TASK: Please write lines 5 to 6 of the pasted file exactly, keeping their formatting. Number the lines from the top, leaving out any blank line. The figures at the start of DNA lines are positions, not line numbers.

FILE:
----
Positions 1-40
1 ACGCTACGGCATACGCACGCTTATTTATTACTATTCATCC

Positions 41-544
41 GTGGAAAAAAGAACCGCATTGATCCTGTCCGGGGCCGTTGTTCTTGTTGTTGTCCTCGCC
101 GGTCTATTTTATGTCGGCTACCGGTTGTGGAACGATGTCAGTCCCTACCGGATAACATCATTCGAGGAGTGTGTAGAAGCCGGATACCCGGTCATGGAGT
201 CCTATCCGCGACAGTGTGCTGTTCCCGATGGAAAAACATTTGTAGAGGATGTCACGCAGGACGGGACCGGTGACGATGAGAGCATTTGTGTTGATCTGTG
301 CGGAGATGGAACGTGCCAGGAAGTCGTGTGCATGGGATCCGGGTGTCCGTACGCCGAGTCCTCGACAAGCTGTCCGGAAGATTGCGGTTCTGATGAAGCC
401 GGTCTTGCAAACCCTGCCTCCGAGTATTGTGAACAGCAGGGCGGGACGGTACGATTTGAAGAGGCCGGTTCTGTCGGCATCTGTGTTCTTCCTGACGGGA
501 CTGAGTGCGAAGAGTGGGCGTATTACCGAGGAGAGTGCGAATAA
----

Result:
101 GGTCTATTTTATGTCGGCTACCGGTTGTGGAACGATGTCAGTCCCTACCGGATAACATCATTCGAGGAGTGTGTAGAAGCCGGATACCCGGTCATGGAGT
201 CCTATCCGCGACAGTGTGCTGTTCCCGATGGAAAAACATTTGTAGAGGATGTCACGCAGGACGGGACCGGTGACGATGAGAGCATTTGTGTTGATCTGTG